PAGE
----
Read the abstract at http://pubs.acs.org/doi/abs/10.1021/nl2039327Images for download:
Members of the lab of Rice Professor Stephan Link – from left, research associate Wei-Shun Chang and graduate students David Solis Jr. and Britain Willingham – created thin strips of gold nanoparticles to study their ability to carry electromagnetic signals via dark plasmons. (Credit: Jeff Fitlow/Rice University)
Located on a 300-acre forested campus in Houston, Rice University is consistently ranked among the nation's top 20 universities by U.S. News & World Report. Rice has highly respected schools of Architecture, Business, Continuing Studies, Engineering, Humanities, Music, Natural Sciences and Social Sciences and is known for its "unconventional wisdom." With 3,708 undergraduates and 2,374 graduate students, Rice's undergraduate student-to-faculty ratio is 6-to-1. Its residential college system builds close-knit communities and lifelong friendships, just one reason why Rice has been ranked No. 1 for best quality of life multiple times by the Princeton Review and No. 4 for "best value" among private universities by Kiplinger's Personal Finance. To read "What they're saying about Rice," go to http://www.rice.edu/nationalmedia/Rice.pdf
David Ruth | EurekAlert!
FAST detects neutral hydrogen emission from extragalactic galaxies for the first time
02.07.2020 | Chinese Academy of Sciences Headquarters
First exposed planetary core discovered
01.07.2020 | Universität Bern
Solar cells based on perovskite compounds could soon make electricity generation from sunlight even more efficient and cheaper. The laboratory efficiency of these perovskite solar cells already exceeds that of the well-known silicon solar cells. An international team led by Stefan Weber from the Max Planck Institute for Polymer Research (MPI-P) in Mainz has found microscopic structures in perovskite crystals that can guide the charge transport in the solar cell. Clever alignment of these "electron highways" could make perovskite solar cells even more powerful.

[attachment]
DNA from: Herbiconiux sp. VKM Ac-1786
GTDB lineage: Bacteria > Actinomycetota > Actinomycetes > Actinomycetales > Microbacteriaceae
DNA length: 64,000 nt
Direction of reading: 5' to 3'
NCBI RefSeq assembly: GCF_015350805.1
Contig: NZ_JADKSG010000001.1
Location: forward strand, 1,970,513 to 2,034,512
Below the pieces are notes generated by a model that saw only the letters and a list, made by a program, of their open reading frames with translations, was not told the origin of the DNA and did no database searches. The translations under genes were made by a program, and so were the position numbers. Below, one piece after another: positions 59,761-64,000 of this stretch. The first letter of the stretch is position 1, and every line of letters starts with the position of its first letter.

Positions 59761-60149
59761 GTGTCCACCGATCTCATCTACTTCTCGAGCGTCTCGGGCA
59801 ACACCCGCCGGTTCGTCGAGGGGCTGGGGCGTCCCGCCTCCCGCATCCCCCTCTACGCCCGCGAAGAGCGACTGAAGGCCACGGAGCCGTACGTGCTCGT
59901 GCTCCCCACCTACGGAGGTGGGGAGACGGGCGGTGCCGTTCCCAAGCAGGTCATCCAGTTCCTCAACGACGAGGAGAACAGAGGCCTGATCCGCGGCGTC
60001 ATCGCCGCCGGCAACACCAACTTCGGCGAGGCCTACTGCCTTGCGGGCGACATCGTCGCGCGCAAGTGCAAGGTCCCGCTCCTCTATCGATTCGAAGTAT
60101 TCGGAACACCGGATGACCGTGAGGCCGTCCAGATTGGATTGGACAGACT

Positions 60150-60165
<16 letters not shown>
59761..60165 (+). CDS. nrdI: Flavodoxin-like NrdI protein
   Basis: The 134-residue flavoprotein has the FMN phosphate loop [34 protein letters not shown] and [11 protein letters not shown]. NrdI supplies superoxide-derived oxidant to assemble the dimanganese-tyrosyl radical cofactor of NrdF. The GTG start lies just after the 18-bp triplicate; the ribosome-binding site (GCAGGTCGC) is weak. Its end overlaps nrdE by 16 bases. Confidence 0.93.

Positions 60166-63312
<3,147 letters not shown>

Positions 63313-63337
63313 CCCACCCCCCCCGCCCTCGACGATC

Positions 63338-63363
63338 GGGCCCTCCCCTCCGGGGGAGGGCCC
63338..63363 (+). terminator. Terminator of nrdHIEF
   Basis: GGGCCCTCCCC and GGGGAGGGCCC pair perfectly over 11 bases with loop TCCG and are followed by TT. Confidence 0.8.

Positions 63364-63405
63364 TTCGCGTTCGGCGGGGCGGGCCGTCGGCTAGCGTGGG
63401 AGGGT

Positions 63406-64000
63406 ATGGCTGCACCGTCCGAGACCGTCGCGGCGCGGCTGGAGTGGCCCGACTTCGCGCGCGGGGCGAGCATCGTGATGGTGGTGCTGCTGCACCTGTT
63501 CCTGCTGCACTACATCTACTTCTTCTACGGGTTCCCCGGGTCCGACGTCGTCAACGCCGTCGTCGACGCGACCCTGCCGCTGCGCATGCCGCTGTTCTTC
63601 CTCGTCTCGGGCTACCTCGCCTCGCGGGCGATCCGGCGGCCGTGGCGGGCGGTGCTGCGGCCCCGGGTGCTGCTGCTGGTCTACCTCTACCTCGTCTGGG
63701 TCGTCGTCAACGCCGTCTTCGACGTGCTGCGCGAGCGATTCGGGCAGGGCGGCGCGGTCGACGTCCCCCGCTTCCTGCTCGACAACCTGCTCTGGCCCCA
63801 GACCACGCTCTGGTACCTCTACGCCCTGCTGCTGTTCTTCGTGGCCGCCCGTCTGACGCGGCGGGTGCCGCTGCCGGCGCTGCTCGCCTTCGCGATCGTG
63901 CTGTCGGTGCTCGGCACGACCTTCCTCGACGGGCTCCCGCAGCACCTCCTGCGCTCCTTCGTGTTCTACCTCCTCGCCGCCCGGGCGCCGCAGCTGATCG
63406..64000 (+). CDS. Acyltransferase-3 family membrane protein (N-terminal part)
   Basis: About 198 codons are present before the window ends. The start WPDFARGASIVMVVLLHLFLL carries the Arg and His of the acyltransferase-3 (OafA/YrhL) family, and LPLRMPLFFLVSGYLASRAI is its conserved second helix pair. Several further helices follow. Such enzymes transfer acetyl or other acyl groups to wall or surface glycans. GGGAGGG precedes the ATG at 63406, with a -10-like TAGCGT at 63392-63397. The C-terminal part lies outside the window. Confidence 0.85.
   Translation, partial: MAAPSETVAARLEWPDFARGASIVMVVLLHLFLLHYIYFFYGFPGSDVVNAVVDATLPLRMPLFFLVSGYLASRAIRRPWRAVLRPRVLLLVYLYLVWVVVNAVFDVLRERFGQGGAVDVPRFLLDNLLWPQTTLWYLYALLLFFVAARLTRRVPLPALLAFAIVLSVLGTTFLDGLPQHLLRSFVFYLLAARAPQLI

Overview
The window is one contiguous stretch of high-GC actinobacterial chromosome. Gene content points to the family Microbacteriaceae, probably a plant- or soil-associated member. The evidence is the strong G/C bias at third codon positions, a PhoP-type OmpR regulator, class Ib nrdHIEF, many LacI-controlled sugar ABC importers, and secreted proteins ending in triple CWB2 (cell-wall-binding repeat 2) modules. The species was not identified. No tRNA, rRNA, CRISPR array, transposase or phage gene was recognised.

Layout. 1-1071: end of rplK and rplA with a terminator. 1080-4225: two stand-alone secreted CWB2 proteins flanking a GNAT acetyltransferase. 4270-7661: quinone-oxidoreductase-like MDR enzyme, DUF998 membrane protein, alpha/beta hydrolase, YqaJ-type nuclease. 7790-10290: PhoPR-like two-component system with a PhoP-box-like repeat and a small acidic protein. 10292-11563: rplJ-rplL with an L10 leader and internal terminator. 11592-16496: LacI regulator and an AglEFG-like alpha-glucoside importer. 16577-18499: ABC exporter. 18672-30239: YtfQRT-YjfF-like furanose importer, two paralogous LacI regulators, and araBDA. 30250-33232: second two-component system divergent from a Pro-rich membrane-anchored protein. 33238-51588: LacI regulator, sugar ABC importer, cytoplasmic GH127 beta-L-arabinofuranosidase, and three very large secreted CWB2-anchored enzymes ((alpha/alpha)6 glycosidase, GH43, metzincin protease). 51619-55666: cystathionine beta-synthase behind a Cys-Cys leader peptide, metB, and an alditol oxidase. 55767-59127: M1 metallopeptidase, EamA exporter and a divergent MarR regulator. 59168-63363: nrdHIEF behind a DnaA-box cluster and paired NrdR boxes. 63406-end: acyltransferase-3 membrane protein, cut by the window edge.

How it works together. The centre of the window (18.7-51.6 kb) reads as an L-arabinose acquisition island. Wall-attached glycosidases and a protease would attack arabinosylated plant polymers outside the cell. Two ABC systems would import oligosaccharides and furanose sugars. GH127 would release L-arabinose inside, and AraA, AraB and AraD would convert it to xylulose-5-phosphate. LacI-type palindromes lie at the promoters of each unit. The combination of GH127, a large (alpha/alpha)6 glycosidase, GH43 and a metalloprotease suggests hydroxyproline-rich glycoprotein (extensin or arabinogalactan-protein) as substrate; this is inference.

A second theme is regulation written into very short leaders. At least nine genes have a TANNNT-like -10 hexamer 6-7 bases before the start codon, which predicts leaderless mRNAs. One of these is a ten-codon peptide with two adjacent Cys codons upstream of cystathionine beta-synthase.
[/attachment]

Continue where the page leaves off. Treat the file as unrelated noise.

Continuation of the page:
Solar cells convert sunlight into electricity. During this process, the electrons of the material inside the cell absorb the energy of the light....
Empa researchers have succeeded in applying aerogels to microelectronics: Aerogels based on cellulose nanofibers can effectively shield electromagnetic radiation over a wide frequency range – and they are unrivalled in terms of weight.
Electric motors and electronic devices generate electromagnetic fields that sometimes have to be shielded in order not to affect neighboring electronic...
A promising operating mode for the plasma of a future power plant has been developed at the ASDEX Upgrade fusion device at Max Planck Institute for Plasma...
Live event – July 1, 2020 - 11:00 to 11:45 (CET)
"Automation in Aerospace Industry @ Fraunhofer IFAM"
The Fraunhofer Institute for Manufacturing Technology and Advanced Materials IFAM l Stade is presenting its forward-looking R&D portfolio for the first time at...
With an X-ray experiment at the European Synchrotron ESRF in Grenoble (France), Empa researchers were able to demonstrate how well their real-time acoustic monitoring of laser weld seams works. With almost 90 percent reliability, they detected the formation of unwanted pores that impair the quality of weld seams. Thanks to a special evaluation method based on artificial intelligence (AI), the detection process is completed in just 70 milliseconds.
Laser welding is a process suitable for joining metals and thermoplastics. It has become particularly well established in highly automated production, for...
02.07.2020 | Event News
19.05.2020 | Event News
07.04.2020 | Event News
03.07.2020 | Life Sciences
03.07.2020 | Studies and Analyses
03.07.2020 | Power and Electrical Engineering